“This tiny production has no business being as good as it is and, the cherry on the cake, it is perfectly succinct”
The King’s Head brings to life Edgar Allan Poe’s short horror story in vivid brutal detail.
With no props, no stage design, the story is left entirely in the bloody hands of our anti-hero, played by Keaton Guimarães-Tolley, and multi-instrumentalist Catherine Warnock.
The story is a simple one, as with all great horror stories: a man, once tender of heart, grows restless and morose over the years, and in a drunken stupor murders his beloved cat. Henceforth he is plagued by guilt and eventually driven to madness.
Where some might have felt the need to add fuss and embellishment, this production understands that the story is made all the more affective by its plain telling. The narrator’s cravat, removed from his neck and tied into a small red noose, is plenty enough to make the audience gasp and shudder as an invisible cat hangs slack in its knot.
That being said, there is nothing plain about Catherine Warnock’s instrumentation. Moving easily and swiftly between clarinet, flute and violin to suit the scene, it’s really her presence that allows the King’s Head such a spartan design. Not only does she contribute the entire fraught soundtrack, but she also acts as wordless long-suffering wife, and silent jury to the narrator’s crimes. An ingenious addition to an otherwise one-man play, giving depth and true terror to this small tale.
Keaton Guimarães-Tolley shows fantastic range, beginning as a sweet, gangly goof, and morphing into a monstrous wreck. A perfect casting.
This tiny production has no business being as good as it is and, the cherry on the cake, it is perfectly succinct. There’s no need for an interval to break the building tension, because it’s all over in 45 minutes, and the audience is left reeling out of the auditorium, wanting only to go home and hold their cats lovingly and whisper, “I would never.”
“Above all, this is a comedy showcase with plenty to laugh at”
We start with a few basic rules of dating. But, despite their comic value, not ones that we really want to take on board. The protagonist – a character called ‘The Manny’ – is supposedly enjoying his lifestyle. By day he looks after posh kids and his nights are filled with casual dates. The lack of joy or purpose is unconcealed. Deliberate even. He won’t allow himself to feel anything substantial or lasting. “I’m falling for her – I’m going to get hurt” encapsulates an attitude borne of some deep-seated wound, or fear. The reasons behind this are not explored, which makes Sam McArdle’s job of winning the audience over that much harder.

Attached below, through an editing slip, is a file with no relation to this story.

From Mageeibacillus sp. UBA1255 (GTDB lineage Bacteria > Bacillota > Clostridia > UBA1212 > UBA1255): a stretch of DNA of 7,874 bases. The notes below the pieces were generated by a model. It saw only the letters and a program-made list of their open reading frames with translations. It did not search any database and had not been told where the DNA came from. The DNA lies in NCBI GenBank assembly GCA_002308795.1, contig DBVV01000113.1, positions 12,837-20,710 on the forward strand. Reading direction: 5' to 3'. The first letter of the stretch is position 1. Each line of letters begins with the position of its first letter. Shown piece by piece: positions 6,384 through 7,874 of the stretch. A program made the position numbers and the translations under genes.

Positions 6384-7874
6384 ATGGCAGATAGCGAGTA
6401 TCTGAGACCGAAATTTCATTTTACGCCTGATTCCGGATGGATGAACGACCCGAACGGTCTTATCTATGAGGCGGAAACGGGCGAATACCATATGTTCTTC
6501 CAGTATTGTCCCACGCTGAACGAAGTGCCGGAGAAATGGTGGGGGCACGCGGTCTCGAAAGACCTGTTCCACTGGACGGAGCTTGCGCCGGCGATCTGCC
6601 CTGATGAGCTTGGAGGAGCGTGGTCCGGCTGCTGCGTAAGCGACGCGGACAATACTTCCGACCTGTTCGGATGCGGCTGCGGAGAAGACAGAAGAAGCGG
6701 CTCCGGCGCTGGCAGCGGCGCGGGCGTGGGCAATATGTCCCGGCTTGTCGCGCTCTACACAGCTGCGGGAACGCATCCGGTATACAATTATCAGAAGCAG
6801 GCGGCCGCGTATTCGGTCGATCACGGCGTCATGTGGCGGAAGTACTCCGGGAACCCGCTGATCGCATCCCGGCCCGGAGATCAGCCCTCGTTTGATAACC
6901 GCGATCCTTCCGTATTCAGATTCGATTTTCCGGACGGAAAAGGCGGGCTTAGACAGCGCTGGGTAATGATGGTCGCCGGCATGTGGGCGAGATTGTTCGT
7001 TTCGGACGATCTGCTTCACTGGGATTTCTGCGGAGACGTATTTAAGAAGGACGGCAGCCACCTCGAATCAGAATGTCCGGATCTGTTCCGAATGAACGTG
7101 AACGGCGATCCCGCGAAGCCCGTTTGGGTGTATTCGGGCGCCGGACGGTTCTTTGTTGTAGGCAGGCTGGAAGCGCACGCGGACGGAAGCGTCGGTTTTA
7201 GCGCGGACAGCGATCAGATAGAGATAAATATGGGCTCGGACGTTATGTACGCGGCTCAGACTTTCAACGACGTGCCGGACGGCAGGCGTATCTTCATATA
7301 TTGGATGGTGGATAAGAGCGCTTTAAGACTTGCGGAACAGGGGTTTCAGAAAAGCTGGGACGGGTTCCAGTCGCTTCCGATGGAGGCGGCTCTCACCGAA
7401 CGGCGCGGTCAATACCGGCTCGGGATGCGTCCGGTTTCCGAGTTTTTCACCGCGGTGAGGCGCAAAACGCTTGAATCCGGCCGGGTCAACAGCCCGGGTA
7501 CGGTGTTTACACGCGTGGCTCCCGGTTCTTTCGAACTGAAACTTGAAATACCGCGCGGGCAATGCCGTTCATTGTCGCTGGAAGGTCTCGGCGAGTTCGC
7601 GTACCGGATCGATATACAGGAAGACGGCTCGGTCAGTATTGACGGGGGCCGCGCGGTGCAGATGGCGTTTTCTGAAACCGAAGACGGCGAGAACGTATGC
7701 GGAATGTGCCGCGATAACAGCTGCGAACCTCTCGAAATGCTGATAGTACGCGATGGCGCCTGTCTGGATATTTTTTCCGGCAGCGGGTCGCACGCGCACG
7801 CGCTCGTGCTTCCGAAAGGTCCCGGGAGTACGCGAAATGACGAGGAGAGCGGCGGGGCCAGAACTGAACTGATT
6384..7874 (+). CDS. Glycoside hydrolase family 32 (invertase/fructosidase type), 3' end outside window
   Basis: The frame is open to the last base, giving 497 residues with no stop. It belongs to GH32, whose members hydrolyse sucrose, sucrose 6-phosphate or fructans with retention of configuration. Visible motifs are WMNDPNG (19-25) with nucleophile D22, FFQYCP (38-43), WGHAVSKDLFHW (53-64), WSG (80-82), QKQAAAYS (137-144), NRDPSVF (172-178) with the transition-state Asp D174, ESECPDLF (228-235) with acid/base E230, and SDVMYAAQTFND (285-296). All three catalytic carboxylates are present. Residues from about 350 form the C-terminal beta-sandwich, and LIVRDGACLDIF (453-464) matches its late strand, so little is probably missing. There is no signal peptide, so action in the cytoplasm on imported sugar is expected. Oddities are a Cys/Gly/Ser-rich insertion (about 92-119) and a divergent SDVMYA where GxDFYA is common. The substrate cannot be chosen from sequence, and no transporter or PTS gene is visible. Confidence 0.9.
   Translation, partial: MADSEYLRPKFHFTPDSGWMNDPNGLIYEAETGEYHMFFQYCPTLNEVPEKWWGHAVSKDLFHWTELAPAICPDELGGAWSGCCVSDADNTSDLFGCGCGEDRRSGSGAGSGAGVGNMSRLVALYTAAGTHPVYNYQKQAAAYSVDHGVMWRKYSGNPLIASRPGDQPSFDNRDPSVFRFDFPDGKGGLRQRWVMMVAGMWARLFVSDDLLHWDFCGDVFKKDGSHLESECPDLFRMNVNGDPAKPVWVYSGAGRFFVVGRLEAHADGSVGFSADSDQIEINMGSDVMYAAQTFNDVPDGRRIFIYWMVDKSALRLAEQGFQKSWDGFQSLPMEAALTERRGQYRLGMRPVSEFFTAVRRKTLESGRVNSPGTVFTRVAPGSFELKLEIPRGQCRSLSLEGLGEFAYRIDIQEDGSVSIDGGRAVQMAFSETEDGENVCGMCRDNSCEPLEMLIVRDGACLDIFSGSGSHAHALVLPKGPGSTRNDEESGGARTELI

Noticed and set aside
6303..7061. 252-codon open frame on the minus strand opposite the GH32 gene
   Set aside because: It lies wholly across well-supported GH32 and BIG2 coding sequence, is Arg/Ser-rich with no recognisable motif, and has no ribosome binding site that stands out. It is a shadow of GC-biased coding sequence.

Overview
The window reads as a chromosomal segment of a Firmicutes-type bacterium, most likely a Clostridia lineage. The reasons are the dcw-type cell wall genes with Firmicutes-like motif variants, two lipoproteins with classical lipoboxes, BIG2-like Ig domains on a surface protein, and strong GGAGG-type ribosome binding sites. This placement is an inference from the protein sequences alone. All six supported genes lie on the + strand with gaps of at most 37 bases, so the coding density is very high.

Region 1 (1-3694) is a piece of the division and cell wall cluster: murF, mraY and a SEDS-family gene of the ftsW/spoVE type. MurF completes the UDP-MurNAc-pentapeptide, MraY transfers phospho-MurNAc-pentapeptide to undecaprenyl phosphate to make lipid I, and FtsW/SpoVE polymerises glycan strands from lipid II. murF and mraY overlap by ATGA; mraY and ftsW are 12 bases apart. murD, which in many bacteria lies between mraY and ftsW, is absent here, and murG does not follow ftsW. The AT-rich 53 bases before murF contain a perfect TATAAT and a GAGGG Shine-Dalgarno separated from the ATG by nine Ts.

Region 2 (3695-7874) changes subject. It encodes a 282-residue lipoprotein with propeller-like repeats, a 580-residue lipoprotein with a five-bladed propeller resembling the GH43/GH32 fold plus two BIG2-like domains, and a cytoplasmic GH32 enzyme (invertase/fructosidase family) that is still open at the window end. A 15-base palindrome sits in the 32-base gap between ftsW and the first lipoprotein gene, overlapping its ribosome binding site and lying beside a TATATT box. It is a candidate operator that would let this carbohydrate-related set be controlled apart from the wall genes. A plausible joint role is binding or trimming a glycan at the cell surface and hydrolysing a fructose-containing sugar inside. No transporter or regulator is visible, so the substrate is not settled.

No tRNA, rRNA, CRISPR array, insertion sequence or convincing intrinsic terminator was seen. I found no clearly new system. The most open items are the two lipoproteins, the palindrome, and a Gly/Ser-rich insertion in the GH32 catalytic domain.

But he succeeds. McArdle, the actor and writer who has brought this one-hander to the stage, also brings the required self-deprecation, initially, for the audience to root for such a self-destructive character. And more than the required amount of humour, albeit of the darker variety. The obvious comparison is ‘Fleabag’, but there are also definite shades of Nick Hornby’s ‘About A Boy’. “The Manny” is inspired by McArdle’s personal experience of being a male nanny, working for rich single mums in West London. Early drafts were written during lockdown, so it is inevitable that the themes of loneliness and detachment are going to rise to the surface.
Just as he is resigning himself to a life passing by without any real purpose, the Manny meets Molly, a once-hopeful actress who is now just as disillusioned with her life as he is with his. She sells beetroot brownies in Borough market, as opposed to playing Cleopatra on Broadway. The two are drawn to each other. Meanwhile, in his parallel existence, he meets Michael, a precocious seven-year-old Right-Wing child with no father figure. Until the Manny comes along, that is, and they both have lessons in life to deal to each other. Mel Fullbrook’s sharp direction shifts the action between the two scenarios with the seamless precision of a film editor.
The show runs into difficulties, however, when the character of the Manny truly starts to unravel, and the premise of the comedy becomes muddied. As McArdle digs deeper, he exposes fragments of the subtext, but doesn’t pull them up to the surface. It is clear that the Manny has ‘issues’ and although it’s not explicit, the term ‘mental health’ is never far from his lips. And it is not clear whether societal pressure or the increasing use of dating apps is being blamed for the characters’ lack of connection. These people are hurting in some way, and while we can relate to the situations, it’s not easy to relate to the characters. The ‘Manny’ himself comes full circle – which is a touch unsatisfying as it offsets any sense of self-realisation, redemption or of a journey we can empathise with or connect to.
But maybe we aren’t supposed to over analyse. Above all, this is a comedy showcase with plenty to laugh at. McArdle has the art of entertainment off to a tee. With his comic timing and easy demeanour with his audience, he has the expressiveness of a true raconteur; which is a precious gift in itself.